TEDxKa¯ piti speaker line-up named

Eleven different thought-provoking topics to emerge

Rosalie Willis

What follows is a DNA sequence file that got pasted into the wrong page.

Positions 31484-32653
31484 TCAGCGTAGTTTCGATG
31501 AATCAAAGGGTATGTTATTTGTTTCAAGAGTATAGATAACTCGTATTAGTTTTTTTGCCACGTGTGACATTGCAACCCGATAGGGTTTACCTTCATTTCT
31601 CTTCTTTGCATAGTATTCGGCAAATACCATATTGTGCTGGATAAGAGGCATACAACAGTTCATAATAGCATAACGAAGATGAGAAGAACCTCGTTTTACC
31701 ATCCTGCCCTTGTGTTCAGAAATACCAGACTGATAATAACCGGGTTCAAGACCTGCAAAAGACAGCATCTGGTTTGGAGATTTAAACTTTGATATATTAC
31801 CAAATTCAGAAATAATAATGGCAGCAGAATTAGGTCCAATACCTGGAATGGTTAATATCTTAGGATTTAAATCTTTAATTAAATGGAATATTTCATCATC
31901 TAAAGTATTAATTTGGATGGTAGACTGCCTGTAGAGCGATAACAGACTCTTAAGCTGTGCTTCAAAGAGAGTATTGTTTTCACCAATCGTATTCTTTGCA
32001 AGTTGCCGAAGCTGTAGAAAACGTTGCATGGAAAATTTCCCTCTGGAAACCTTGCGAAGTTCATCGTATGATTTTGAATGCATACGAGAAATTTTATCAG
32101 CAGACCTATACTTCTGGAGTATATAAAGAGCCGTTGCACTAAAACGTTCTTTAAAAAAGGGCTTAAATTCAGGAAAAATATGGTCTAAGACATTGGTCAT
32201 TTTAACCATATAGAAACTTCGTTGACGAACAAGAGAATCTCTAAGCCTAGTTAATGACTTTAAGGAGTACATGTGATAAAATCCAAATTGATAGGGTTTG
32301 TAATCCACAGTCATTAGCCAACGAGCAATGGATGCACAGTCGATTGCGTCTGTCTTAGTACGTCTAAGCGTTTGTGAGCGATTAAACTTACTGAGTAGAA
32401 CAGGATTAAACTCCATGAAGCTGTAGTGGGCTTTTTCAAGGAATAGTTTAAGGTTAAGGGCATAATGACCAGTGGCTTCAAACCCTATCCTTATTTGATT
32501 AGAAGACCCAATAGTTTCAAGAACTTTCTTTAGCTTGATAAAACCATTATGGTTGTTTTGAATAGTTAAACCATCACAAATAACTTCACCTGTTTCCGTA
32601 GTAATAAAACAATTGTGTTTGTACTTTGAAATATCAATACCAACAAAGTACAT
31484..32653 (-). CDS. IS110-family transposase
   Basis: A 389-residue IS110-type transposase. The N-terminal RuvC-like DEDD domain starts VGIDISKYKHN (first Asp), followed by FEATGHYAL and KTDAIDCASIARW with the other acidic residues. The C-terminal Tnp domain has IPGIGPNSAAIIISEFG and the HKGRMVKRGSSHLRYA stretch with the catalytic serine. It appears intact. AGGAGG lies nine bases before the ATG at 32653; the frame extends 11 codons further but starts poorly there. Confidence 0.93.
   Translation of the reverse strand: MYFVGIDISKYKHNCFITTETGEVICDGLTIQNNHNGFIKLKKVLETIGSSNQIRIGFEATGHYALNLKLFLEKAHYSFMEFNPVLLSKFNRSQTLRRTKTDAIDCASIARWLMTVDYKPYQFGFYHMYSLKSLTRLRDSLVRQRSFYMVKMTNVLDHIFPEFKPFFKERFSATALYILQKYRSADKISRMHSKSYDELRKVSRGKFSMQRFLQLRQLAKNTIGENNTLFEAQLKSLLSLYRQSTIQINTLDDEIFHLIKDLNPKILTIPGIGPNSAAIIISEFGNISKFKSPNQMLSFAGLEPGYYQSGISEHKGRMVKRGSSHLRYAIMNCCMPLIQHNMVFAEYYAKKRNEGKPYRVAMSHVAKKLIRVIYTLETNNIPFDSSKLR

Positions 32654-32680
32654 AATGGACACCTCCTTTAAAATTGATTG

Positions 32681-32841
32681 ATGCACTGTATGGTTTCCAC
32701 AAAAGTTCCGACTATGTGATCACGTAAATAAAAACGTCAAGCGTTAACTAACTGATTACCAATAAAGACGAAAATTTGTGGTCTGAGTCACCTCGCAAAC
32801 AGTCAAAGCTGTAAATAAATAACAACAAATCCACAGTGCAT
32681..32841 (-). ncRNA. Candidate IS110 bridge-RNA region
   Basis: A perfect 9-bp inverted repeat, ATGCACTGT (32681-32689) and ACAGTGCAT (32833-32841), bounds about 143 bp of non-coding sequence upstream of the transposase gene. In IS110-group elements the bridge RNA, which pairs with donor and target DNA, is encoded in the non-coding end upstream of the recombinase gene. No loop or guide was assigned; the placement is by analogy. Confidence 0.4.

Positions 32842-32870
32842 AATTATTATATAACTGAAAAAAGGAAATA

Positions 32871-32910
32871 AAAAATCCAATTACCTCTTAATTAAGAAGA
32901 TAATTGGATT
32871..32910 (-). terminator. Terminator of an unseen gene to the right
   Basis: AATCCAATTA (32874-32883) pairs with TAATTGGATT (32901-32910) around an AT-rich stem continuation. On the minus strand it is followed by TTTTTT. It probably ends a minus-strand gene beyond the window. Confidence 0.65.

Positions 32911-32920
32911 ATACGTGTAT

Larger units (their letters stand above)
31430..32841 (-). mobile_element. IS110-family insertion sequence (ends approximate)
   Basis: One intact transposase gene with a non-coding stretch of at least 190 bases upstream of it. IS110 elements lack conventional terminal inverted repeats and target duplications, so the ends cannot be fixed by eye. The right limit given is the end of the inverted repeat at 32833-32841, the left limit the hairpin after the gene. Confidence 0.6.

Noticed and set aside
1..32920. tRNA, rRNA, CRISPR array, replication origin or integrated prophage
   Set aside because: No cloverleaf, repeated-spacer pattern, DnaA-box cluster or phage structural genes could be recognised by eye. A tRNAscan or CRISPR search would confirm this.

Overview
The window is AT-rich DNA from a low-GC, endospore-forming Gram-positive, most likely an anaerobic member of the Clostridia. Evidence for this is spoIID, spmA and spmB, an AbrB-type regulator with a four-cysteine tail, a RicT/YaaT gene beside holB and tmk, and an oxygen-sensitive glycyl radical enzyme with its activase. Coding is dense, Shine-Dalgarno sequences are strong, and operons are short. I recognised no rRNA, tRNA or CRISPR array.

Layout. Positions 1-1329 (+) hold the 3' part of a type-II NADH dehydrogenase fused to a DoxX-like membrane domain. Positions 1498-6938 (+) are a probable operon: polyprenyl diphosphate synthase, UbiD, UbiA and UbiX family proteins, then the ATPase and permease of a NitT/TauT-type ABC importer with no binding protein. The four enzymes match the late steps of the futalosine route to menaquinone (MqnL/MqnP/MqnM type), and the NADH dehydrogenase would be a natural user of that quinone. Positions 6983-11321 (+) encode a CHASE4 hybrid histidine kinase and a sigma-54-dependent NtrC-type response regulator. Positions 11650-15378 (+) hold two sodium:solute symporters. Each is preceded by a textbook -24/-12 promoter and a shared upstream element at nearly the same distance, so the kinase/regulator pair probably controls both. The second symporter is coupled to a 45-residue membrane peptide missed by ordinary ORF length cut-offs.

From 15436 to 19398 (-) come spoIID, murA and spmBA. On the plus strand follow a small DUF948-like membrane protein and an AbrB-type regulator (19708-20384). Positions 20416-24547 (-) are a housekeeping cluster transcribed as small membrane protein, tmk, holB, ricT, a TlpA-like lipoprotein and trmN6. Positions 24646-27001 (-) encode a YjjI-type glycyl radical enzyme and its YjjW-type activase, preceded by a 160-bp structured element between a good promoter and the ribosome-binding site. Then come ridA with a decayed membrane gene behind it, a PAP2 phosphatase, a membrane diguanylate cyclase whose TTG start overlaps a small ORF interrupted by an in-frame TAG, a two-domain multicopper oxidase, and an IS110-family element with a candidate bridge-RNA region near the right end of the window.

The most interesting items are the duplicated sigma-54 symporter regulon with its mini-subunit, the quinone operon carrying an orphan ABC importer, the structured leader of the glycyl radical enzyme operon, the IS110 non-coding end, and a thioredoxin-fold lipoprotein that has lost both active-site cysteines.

The speakers for Ka¯piti and Horowhenua’s first TEDxKa¯piti have been announced with a vast array of topics being covered in the 11 talks. Taking place on June 25 at Te Raukura ki Ka¯piti, the event is an independently run TED event, with the Ka¯piti event being organised by Lorraine Hamilton and Anna Colville Smith. While some topics cover straightforward ideas such as music, climate change and mental health, the talks are designed to spark thought that brings new perspectives, deep ponderings and inspires change in the speaker, audience and community. TEDxKa¯ piti licensee, organiser and Paraparaumu local Lorraine Hamilton said the organising group received more than 40 speaker nominations for the selection committee to review. “We are feeling proud about speaker line-up,” she said. “Thank you to everyone who bravely put themselves or someone else forward with an idea worth spreading. “The organising group was blown away by the response and it gives us great inspiration to see what might emerge out of this event this year.” The theme for this TEDx event is emerge, which means come to light, to move out or away from something and to become apparent, or even this prominent. It means new ideas, invites a distinction from our neighbours in Wellington and offers a focus on the resilience seen in many areas since Covid-19. The event will be MC-ed by experienced MC and Ka¯piti local Matt Gifford. With speakers talking for between nine and 18 minutes, the talks are orientated to be about the ideas not about the speaker, with the speaker presenting “ideas worth sharing”. The full-day event is being held in the Sir Jon Trimmer Theatre at Te Raukura ki Ka¯piti on June TEDxKa¯ piti speakers 25. ■ AJ Crawshaw — on turning shared information into music ■ Monique Davidson — on how leadership isn’t necessarily about age or experience ■ Anthony, Caleb & Brendan Hazel — on how small deeds are complete rubbish ■ Nadine Anne Hura — on the dual crises of climate and mental health ■ Sharlene Maoate-Davis — on why we all have some sacred healing work to do, and how we can do it ■ Jack Penman — on realising it’s the different people who will make a difference in the world, and how we can support them ■ Amy Skipper — on why children should speak when spoken to ■ Tainui Stephens — on perceptions of truth, and how science and art are the foundations of new truths to ensure our survival ■ Philip Sue — on how learning can be anyone’s superpower ■ Hohepa Thompson — on what means to be a risk-taker and provocateur ■ Jared Tuoro — on why we need death in order to have a life it a